Paul's parents and brother came down to spend the new year with us. They live in Greenwich, and we didn't think that trying to drive into Greenwich on New Year's Eve was a bright move, so they came down to us instead.
We drove down into Bristol and saw the early evening fireworks at 9 o'clock. Very spectacular. Massive crowds, but very well behaved. Then home, and at midnight Sue, Paul, Ian and Roger - Paul's brother - went out to look at the fireworks.
They were all aroound us. We must have been able to see four or five major displays, plus numerous smaller shows, and they went on for twenty minutes or so - a long time at that late hour. We thought we could see a bonfire on the banmks of the Trym, further down stream. But when we got closer, it turned out to be a car on fire - which explained the sudden appearance of the fire engine.
Steve went on Wednesday to spend Christmas with his parents, so we were left alone in the house. The Snowball students (the three who didn't go home for Christmas) has been invited to a local family, so we didn't have anyone with us on Christmas Day.
On Christmas Eve, Paul and the boys walked round to the two Slovak students with a couple of boxes of chocolates for them - it was the best excuse to get them out of the house to let off some energy. The rain came down in torrents, and by the time we got home we were as wet as I have ever been outside a swimming pool. Still, it encouraged the boys to run.
On Boxing Day, Sue's sister Pip and her family came round after lunch, and we all had an enjoyable and varied time together. the boys enjoyed showing their cousins how to build a 'droid' on the latest computer game they had received for Christmas, and the guitar even came out for a little while.
The news from the Crisis Centre as of Friday is that the man I prayed for the previous week is still off the drink, and going on with the Lord. Please keep praying for him.
Thinking about it, there are a few other things to say about that evening. I took the two students out on the street after praying for this chap. It was cold and wet, and we didn't find anyone to give any tracts to, apart from the couple who we brought back to the Centre. I chatted to them a bit, and in the breaks in the conversation prayed for them and the first man.
Two or three times that evening, he looked across to me, and said, "You're praying for me again - I can feel it." That was good - a nice, gentle, ongoing confirmation of what our Father had started to do in his life.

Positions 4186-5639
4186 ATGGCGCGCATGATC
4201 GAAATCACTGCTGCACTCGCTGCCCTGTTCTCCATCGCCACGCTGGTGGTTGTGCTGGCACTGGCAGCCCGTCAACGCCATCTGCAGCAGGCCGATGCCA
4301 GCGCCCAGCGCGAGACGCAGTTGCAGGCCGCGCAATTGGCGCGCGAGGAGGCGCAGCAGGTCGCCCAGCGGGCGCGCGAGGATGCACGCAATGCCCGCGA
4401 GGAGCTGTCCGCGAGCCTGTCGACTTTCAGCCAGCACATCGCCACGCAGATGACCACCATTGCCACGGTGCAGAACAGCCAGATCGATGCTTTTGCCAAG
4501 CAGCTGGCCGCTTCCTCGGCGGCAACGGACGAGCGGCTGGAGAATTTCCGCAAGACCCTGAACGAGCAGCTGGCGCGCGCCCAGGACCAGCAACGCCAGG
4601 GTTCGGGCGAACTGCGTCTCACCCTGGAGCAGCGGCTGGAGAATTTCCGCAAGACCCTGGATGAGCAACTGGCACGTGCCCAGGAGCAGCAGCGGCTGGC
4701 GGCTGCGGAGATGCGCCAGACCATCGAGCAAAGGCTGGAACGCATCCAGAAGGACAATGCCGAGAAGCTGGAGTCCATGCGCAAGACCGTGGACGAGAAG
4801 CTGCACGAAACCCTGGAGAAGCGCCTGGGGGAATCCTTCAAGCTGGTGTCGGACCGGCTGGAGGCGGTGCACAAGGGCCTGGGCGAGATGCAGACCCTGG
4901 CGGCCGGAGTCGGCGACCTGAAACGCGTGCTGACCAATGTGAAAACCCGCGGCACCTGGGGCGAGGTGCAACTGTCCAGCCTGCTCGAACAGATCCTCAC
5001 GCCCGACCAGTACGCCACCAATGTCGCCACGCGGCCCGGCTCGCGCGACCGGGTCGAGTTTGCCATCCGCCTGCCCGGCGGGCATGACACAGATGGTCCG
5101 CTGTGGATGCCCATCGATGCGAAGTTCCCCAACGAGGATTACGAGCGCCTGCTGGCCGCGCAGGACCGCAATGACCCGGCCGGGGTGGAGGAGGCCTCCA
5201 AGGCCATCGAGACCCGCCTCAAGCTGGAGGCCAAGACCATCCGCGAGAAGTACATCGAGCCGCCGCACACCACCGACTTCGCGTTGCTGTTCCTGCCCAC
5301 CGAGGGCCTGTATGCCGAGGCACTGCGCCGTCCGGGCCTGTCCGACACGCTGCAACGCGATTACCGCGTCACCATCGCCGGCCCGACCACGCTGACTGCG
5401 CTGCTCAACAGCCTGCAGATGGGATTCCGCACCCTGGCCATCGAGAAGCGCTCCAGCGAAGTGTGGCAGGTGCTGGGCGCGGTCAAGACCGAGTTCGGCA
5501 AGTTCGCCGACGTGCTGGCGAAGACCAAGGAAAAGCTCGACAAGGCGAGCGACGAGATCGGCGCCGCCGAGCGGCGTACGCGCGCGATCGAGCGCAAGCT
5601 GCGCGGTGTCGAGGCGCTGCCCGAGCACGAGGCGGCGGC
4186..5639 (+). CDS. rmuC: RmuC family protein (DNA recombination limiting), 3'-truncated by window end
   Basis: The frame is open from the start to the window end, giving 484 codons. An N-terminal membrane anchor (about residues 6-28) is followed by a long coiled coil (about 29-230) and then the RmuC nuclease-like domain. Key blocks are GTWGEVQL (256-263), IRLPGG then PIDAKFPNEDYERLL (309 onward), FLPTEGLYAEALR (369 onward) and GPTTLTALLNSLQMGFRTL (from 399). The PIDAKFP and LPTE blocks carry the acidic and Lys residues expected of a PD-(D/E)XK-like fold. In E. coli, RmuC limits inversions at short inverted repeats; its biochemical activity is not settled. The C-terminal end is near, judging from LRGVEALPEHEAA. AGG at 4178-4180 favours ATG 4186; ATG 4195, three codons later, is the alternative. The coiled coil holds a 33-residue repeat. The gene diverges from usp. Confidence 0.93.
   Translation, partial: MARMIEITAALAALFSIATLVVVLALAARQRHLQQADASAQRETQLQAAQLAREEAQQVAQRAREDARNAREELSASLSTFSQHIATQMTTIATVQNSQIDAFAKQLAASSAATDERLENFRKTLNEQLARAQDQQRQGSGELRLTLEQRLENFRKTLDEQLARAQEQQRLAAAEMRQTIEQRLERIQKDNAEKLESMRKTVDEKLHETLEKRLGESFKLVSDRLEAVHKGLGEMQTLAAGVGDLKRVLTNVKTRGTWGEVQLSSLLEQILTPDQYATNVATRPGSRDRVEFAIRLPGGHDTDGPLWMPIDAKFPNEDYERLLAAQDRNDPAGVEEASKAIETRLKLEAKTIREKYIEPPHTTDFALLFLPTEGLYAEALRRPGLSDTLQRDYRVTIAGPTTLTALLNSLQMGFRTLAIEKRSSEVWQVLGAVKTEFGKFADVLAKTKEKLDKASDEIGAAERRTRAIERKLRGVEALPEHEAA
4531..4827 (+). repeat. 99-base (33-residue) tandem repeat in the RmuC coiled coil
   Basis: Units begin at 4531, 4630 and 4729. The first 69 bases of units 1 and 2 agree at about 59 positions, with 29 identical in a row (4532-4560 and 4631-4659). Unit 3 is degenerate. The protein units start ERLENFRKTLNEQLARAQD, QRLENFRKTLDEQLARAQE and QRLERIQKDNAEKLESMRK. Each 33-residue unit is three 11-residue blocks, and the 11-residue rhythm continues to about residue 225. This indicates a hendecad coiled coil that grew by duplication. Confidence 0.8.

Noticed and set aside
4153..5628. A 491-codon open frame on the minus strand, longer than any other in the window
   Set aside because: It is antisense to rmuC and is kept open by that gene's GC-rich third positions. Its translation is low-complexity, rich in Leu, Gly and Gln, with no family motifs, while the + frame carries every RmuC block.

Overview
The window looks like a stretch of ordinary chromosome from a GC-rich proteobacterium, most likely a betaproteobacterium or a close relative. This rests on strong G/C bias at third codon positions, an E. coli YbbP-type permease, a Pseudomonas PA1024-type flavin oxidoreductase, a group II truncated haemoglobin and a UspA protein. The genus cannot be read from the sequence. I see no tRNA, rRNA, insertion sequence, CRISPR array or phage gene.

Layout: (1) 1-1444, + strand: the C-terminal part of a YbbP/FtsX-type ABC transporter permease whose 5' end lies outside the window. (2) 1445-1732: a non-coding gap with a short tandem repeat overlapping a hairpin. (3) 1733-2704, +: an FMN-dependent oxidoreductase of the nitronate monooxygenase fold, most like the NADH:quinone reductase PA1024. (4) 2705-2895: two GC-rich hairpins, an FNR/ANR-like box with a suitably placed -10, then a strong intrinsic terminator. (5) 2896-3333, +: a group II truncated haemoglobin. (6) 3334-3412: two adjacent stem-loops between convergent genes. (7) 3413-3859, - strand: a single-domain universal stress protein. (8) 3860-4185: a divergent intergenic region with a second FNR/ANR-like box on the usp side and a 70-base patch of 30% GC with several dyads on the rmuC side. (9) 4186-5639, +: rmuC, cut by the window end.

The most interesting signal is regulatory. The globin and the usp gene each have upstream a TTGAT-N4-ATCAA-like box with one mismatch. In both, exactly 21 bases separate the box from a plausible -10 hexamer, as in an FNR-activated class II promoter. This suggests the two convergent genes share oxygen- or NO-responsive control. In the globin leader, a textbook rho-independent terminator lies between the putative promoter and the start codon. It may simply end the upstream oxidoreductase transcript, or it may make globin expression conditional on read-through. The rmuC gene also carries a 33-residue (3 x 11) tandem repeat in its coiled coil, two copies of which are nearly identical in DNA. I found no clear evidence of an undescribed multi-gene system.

Less easy to cope with was the way he said, "You must be a really holy person." Simply denying it didn't make any difference, but it was a useful open door to explaining that God answers our prayers because He loves us, not because we are very good. The wonder is that God uses really ordinary people - we know this in our heads, but there is nothing like wonderfully answered prayer to help us feel how totally unworthy we are.
Our car, stolen at the end of November, was returned by the garage today. We had been trying to contact them for most of this week, to find out when it was due to be fixed, so this came as a pleasant surprise. Very little has been stolen from the car, which is also a very nice surprise - the road atlas, sunglasses and jump leads were all still there. So were a number of items in the glove compartment, including a pound coin. It could have been much worse, and we are very grateful for that.
I (Paul) took two of the students to the Bristol Crisis Centre tonight, as part of their 'work experience'. We went out into Bristol and brought a homeless couple back to the Centre for the first hot meal they have had since arriving in Bristol several days ago.
Earlier in the evening, I had started talking with another man, about my age, in the Centre. It turned out he was an alcoholic (no surprise there) wanting to get his life together again. I won't go into all his personal details, but it wasn't good. His sister, a Christian, worked at the Centre, and he had arranged to stay with her and her husband from tonight. One of the staff who knew him a bit asked if he would like us to pray for him. He agreed, and three of us went downstairs to pray.
I was asked to pray for this man, and as I prayed the Holy Spirit came upon him. As he described it afterwards, he felt a strange tingling sensation come down on him, and he opened his life up to God. Tears were running down his cheeks. We talked and prayed a bit more. He was so overjoyed to discover that God is real, that God loves him, and was present in his life. We discovered that one of the other men present happens to live near this man's sister, so he arranged for the pair of them to go to church together on Sunday.
I don't want to make too much of this. I didn't explain the gospel to him as fully as I would have wished, and while he was not drunk, some, maybe most of the emotion will have been produced by the alcohol he has been living on for too long. But despite that, I know that God stepped into his life and experience and did something - whether he was fully born again, or just brought much closer to the Kingdom, only time will tell. But please pray for him. Whatever happened, his life is not going to be easy over the next few months.